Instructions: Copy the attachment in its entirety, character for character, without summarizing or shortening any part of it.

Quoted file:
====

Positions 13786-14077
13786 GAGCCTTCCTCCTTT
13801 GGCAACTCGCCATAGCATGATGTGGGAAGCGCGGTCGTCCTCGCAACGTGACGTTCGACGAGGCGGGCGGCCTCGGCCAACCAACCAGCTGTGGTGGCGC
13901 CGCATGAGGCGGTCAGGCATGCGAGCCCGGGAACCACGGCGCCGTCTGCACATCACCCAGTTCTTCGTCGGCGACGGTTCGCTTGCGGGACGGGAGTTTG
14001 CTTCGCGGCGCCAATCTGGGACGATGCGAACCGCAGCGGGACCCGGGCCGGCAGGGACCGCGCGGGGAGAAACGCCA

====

Positions 13786-14077
13786 GAGCCTTCCTCCTTT
13801 GGCAACTCGCCATAGCATGATGTGGGAAGCGCGGTCGTCCTCGCAACGTGACGTTCGACGAGGCGGGCGGCCTCGGCCAACCAACCAGCTGTGGTGGCGC
13901 CGCATGAGGCGGTCAGGCATGCGAGCCCGGGAACCACGGCGCCGTCTGCACATCACCCAGTTCTTCGTCGGCGACGGTTCGCTTGCGGGACGGGAGTTTG
14001 CTTCGCGGCGCCAATCTGGGACGATGCGAACCGCAGCGGGACCCGGGCCGGCAGGGACCGCGCGGGGAGAAACGCCA